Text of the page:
SH: This is also where my mind is right now, because ART PAPERS’ next theme is about monuments and alternatives to monuments. I’m thinking about the act of removal, the act of destruction, of tearing down, as being liberatory, as clearing away something that was blocking our lived symbolic realities and space, from being able to emerge into something decolonial, something that looks like a future with a more multiplicitous notion of public that informs it. But then, the question becomes—well, what in their place? But why do we presume a replacement is needed? Why must something destroyed be replaced with something else to fill that hole? These are questions that are kind of swimming in the back of my mind.

JM: Well, in that sense I do think of the paintings as emergent propositions. If there is any form of proposition, it is about that insistence on deconstruction, through atomization, unknowability, through this form of recoalescing and bringing marks together. There are so many ways to imagine what could happen with that space, or with those voids, and I think all of that is part of letting go of certain desires, letting go of certain necessities. I think that artists and creative people are the ones who can interrogate and invent propositions, and each instance can be dealt with differently.

A photograph of a Mehretu's painting,

Julie Mehretu, “Conjured Parts (eye), Ferguson,” 2016, ink and acrylic on canvas, 84 × 96 inches [photo: Cathy Carver; courtesy of the artist and The Broad Art Foundation, Los Angeles, California]

A photograph of Mehretu's painting

Julie Mehretu, “Berliner Plätze,” 2009, ink and acrylic on canvas, 119 1/8 × 167 1⁄4 inches [photo: Kristopher McKay, for the Solomon R. Guggenheim Foundation; courtesy of the artist]

JM (cont.): The idea that there could be some kind of larger proper response is almost problematic, because there are those who don’t even care about the monuments. The more important work in their mind is the constant pervasive racism and injustice that exists. The real work [in their mind] is about trying to build another place of liberation. I do think it’s an important place to interrogate—but I think that the open-ended possibilities, and the numerous contradictory possibilities, are interesting, and that’s part of the entropic reality that exists. We have to embrace the contradictions and go right into them and not be fearful of the contradictions that exist within.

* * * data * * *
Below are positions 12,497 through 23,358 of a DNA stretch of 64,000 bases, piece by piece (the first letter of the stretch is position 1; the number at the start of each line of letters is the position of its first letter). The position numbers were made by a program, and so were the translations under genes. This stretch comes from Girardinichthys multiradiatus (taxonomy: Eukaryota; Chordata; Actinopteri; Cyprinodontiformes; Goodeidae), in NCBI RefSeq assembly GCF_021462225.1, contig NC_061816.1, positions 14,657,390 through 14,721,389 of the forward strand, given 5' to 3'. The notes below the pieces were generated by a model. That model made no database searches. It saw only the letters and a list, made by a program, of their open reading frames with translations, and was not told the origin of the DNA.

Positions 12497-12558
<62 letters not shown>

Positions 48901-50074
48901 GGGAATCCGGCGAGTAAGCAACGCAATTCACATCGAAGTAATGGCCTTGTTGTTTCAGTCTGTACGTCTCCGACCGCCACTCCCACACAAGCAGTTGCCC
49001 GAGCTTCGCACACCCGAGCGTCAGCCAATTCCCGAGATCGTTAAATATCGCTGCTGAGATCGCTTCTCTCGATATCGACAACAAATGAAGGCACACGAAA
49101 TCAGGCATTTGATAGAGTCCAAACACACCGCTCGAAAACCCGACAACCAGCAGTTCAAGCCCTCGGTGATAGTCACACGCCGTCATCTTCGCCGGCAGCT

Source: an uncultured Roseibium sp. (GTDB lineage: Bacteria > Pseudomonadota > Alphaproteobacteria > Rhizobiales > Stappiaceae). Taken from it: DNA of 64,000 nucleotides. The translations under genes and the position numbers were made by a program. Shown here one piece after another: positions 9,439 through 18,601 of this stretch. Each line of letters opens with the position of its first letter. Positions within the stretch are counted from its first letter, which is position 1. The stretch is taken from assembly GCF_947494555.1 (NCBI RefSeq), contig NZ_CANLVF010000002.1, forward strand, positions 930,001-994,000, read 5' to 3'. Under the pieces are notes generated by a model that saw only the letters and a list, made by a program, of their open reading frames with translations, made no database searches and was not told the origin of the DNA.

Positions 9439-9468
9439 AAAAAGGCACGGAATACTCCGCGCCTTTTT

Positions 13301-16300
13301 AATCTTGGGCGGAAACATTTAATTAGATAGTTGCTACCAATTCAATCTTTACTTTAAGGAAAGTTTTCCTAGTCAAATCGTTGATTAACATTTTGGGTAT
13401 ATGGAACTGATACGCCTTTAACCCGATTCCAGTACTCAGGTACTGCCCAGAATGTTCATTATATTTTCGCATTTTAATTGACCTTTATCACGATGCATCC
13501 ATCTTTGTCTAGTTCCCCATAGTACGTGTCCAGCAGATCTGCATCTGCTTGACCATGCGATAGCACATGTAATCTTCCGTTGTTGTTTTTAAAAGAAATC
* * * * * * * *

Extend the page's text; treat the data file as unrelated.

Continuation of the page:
SH: Yeah, and to refuse the totalizing force of a single answer.

JM: Absolutely.

SH: There’s something productive about resisting the urge to arrive at a conclusion, staying instead in a space of indeterminacy, a space of possibilities. Many possibilities are maybe more the answer than a single answer.

JM: That liminal place of those possibilities, of many answers, is the most potent place in a way.

SH: In your most recent work, the surfaces are becoming less sharp. There’s a blurred softness, whereas past work often had incredibly fine detailed lines. These surfaces seem to remove traces of the hand, of the mark-making, such that the marks exist in suspension. There’s not just abstraction on the largest scale but abstraction even at the level of the mark. What is the relationship between those formal gestures and the content or source materials that you’re using? 

An image of a painting by Julie Mehretu

Julie Mehretu, “Six Bardos: Transmigration,” 2018, 31-color, 2-panel aquatint, 98 ×74 inches [photo: © White Cube, Ollie Hammick; courtesy of Gemini G.E.L., LLC. © Julie Mehretu]